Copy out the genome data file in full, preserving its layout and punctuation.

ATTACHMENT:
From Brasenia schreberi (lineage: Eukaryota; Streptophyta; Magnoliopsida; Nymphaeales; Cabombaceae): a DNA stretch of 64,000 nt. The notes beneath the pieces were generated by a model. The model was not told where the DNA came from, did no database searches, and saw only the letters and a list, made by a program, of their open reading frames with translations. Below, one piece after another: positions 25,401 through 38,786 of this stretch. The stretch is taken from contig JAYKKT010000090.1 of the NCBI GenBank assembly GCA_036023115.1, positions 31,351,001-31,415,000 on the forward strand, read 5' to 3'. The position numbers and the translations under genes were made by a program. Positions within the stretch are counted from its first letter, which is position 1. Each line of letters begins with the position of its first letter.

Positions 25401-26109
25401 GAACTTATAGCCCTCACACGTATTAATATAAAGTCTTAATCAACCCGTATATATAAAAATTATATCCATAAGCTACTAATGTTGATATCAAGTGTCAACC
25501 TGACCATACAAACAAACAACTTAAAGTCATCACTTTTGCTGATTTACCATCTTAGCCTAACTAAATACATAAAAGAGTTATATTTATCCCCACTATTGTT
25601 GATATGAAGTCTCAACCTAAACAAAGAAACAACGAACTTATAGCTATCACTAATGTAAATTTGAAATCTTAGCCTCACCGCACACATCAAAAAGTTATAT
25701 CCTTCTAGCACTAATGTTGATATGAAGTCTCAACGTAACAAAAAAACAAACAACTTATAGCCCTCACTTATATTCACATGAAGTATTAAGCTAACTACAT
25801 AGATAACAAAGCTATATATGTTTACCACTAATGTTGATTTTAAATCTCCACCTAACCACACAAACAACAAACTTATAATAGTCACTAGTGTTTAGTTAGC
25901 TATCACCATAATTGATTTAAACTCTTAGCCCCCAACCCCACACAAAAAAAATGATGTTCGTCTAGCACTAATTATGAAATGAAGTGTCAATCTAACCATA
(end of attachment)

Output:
From Brasenia schreberi (lineage: Eukaryota; Streptophyta; Magnoliopsida; Nymphaeales; Cabombaceae): a DNA stretch of 64,000 nt. The notes beneath the pieces were generated by a model. The model was not told where the DNA came from, did no database searches, and saw only the letters and a list, made by a program, of their open reading frames with translations. Below, one piece after another: positions 25,401 through 38,786 of this stretch. The stretch is taken from contig JAYKKT010000090.1 of the NCBI GenBank assembly GCA_036023115.1, positions 31,351,001-31,415,000 on the forward strand, read 5' to 3'. The position numbers and the translations under genes were made by a program. Positions within the stretch are counted from its first letter, which is position 1. Each line of letters begins with the position of its first letter.

Positions 25401-26109
25401 GAACTTATAGCCCTCACACGTATTAATATAAAGTCTTAATCAACCCGTATATATAAAAATTATATCCATAAGCTACTAATGTTGATATCAAGTGTCAACC
25501 TGACCATACAAACAAACAACTTAAAGTCATCACTTTTGCTGATTTACCATCTTAGCCTAACTAAATACATAAAAGAGTTATATTTATCCCCACTATTGTT
25601 GATATGAAGTCTCAACCTAAACAAAGAAACAACGAACTTATAGCTATCACTAATGTAAATTTGAAATCTTAGCCTCACCGCACACATCAAAAAGTTATAT
25701 CCTTCTAGCACTAATGTTGATATGAAGTCTCAACGTAACAAAAAAACAAACAACTTATAGCCCTCACTTATATTCACATGAAGTATTAAGCTAACTACAT
25801 AGATAACAAAGCTATATATGTTTACCACTAATGTTGATTTTAAATCTCCACCTAACCACACAAACAACAAACTTATAATAGTCACTAGTGTTTAGTTAGC
25901 TATCACCATAATTGATTTAAACTCTTAGCCCCCAACCCCACACAAAAAAAATGATGTTCGTCTAGCACTAATTATGAAATGAAGTGTCAATCTAACCATA